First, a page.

Of course these are the things every parent wants for her children.  We want them to follow their dreams, and to be righteous and brave. We want them to be loved, and to know truth, and to find joy. We want them to be young, forever. We want them to have everything in the world that is good.

But my friend took this point further and reminded me that these are the same things our children want for us, their parents.

I have written before that the best thing we can do for our children is to be there, beside them, as they walk through life. But it is also important, for us and for them, to remember that —  behind the tantrums and the defiance and the smug know-it-all-ism of their early years — they both want and need their parents to be content and fulfilled. They want us to be strong, and healthy, and as young as they remember us to be. They want good things for us, too.

Our children, particularly when they are young, don’t often show us that our welfare matters to them. I’m pretty sure that if you asked my three-year-old, she would say that her greatest hope for me is that I forever provide her with goldfish crackers. Or that I forget the word “nap.”  My five-year-old would like me to concede with prejudice that I am not, in fact, the boss of her. I feel certain they would neither acknowledge nor express any lofty aspirations for me. But I think our children feel a need for our happiness nevertheless.

* * *

For the last few months, I have been battling one rough winter illness after another. I had antibiotic resistant strep throat for four weeks back in December, which led me to discover some minor, though temporarily worrisome, heart problems. Then in January, I picked up the norovirus at Chuck E. Cheese, which knocked me out for eight solid days. I am currently winding up another course of antibiotics for a sinus/ear infection and bronchitis. It hasn’t been an easy winter, and I haven’t been my usual self.

While all this was going on, I noticed that my five-year-old’s behavior at home had been getting increasingly worse. She was being contrary, oppositional, and having massive meltdowns at the least provocation. I was overwhelmed, and I couldn’t figure out why she had picked the time when I was at my weakest to bring out her worst behavior.

But eventually it dawned on me. She was reacting to my illnesses. It was because I was at my weakest that her behavior was it its worst. I wasn’t well and she was worried about me. I wouldn’t have argued if she had shown her concern in a less challenging way, but that’s how my girl rolls — when life pushes her over her limits, she pushes right back at life.

* * *

Our kids love us and need us to be there for them. They also want, and need, for us to be well and happy*. Our wellbeing affects them — but it also matters to them. They can’t find their own contentment if we haven’t found ours.

And if we do our job right, one day, our children will want everything for us that we want for them. That is a big and beautiful thought, and I am so thankful to my friend for reminding me that the love and concern we parents feel for our children is reciprocated, and powerfully so.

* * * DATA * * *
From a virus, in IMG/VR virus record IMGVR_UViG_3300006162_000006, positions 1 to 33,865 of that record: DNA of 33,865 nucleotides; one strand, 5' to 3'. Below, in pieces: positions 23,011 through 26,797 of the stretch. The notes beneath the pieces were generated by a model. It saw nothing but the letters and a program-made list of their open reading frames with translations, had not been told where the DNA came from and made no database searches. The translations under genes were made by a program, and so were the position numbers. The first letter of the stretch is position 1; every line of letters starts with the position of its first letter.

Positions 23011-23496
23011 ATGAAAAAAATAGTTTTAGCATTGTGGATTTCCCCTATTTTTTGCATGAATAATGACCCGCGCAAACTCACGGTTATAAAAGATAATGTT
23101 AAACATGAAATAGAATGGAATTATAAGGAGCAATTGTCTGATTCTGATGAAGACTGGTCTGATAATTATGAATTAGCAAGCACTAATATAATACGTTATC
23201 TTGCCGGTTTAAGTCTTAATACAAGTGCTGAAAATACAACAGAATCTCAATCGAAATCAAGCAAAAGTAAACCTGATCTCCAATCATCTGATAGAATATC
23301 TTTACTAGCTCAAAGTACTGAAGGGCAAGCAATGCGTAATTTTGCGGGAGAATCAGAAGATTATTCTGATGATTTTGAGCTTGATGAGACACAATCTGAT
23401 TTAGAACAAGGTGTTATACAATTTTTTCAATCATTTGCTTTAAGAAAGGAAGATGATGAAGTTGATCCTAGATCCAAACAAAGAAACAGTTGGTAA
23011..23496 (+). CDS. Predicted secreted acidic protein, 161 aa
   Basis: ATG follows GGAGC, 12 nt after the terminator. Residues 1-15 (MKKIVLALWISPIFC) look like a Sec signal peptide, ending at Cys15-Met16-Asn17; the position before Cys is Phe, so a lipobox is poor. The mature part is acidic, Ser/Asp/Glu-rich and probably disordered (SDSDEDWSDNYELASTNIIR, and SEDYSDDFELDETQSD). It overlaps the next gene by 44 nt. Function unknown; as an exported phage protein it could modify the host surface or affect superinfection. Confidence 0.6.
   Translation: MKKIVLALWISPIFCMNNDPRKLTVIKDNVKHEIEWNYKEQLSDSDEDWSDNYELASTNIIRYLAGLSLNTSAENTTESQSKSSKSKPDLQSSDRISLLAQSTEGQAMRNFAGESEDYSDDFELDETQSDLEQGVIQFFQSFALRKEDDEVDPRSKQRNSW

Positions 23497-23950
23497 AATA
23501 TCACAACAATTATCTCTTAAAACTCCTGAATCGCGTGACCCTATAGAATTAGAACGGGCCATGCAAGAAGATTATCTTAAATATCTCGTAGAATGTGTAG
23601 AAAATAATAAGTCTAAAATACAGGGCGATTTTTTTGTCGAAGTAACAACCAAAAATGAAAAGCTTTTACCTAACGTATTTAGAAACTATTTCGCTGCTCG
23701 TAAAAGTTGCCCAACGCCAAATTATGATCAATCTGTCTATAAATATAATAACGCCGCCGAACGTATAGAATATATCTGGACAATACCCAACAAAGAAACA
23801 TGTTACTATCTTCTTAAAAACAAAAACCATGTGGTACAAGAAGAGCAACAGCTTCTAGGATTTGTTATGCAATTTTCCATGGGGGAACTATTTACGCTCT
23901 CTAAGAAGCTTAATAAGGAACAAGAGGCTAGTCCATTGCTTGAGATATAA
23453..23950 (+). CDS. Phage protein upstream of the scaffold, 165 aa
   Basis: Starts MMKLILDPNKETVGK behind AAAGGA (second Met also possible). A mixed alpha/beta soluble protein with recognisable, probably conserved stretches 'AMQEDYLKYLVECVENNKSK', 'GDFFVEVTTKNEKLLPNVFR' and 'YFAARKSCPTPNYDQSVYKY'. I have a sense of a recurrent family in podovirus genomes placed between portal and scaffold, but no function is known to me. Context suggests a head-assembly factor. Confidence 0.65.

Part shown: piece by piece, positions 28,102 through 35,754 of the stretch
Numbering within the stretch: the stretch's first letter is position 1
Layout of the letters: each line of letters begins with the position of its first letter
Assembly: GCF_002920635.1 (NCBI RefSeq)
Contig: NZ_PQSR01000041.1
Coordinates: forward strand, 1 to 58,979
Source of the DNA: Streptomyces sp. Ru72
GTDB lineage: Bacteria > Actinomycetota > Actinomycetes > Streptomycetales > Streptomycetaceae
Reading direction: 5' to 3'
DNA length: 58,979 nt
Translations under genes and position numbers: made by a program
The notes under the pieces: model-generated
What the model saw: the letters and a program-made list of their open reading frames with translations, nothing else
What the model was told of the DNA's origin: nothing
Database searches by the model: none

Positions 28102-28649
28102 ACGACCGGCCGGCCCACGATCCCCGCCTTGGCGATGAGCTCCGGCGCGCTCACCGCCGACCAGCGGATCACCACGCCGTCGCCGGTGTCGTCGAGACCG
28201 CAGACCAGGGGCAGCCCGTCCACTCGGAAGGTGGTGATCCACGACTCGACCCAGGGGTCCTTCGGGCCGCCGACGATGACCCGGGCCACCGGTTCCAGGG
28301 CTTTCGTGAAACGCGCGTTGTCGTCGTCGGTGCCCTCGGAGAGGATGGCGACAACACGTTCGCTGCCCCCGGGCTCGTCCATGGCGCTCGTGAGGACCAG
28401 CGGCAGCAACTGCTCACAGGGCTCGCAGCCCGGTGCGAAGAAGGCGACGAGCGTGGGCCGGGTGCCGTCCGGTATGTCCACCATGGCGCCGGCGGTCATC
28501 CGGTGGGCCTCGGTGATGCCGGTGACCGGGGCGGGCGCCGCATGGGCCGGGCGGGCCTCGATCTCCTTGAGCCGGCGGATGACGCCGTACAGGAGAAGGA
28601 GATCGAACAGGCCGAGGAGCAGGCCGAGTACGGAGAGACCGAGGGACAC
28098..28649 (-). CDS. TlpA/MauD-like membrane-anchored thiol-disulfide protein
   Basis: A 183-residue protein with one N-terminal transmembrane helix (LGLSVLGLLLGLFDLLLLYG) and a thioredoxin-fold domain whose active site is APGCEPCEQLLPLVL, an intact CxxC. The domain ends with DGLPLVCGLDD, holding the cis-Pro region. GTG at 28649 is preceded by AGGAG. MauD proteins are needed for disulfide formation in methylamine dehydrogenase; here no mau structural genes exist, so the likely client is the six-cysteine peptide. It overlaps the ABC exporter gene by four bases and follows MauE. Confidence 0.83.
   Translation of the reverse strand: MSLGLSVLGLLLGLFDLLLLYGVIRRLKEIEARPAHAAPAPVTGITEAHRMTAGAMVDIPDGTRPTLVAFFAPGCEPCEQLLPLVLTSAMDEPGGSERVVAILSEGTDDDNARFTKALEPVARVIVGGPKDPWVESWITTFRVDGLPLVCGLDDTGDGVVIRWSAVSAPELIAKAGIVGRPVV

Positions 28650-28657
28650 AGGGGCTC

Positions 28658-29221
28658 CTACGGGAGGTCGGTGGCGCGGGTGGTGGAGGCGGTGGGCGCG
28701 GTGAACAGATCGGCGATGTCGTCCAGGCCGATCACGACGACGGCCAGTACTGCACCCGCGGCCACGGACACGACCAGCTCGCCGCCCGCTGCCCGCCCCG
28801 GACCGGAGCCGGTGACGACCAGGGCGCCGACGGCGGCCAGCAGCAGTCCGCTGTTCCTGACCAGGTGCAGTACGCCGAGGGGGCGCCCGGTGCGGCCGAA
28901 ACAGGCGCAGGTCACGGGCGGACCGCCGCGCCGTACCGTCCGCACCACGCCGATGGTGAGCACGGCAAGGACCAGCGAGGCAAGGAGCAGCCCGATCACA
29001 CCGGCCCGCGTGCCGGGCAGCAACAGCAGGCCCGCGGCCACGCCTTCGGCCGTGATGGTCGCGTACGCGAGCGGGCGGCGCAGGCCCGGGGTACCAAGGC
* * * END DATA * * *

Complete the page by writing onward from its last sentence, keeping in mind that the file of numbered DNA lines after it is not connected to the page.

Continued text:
This one’s for you, CHW. And yes, Dad, this is my way of saying I love you, too.

From the Forever Young Book, by Bob Dylan and Paul Rogers

From the Forever Young Book, by Bob Dylan and Paul Rogers

*Read more about our right to be well and happy at These Walls Blog, by my friend Julie.

Not So Blurry After All


Don’t Rape.

This week, social media and online news networks have been dominated by statuses, shares, and stories about a raunchy music award show performance in which a virtually naked girl just out of her teens had virtual sex with a much older man singing about “blurred lines” for a target audience of teens and tweens.

People were outraged. Mostly, they were outraged by the overtly sexual performance of a girl who had been in the public eye since her childhood. Those who spoke out against the much older man performing alongside her did so only in reaction to fact that the girl part of the duo was taking the brunt of the disgust. If he had been on that stage alone, I doubt anyone would have taken any extraordinary notice of his act. After all, his song about a man pushing, and pushing, and pushing a reluctant woman to have sex with him against her better judgment has been dubbed by radio stations far and wide as “the song of summer.”


Meanwhile, another story is breaking, though with much less ado. This story is about blurred lines too. Except that legally, technically, actually the lines aren’t blurred.

In this story, we learn about the sentencing of a Montana man who was convicted of legal, technical, actual rape. This man, a teacher who was over 50 at the time, had sex with his 14-year-old student — a girl who killed herself at the age of 16 while this case was still in court.

The rapist pled guilty to one count of statutory rape and was offered a deal – if he entered and successfully completed a 3-year treatment program for sex offenders and met a few other conditions, the charges would be dropped. That was in 2010. By 2012, he had been kicked out of the program for failing to comply.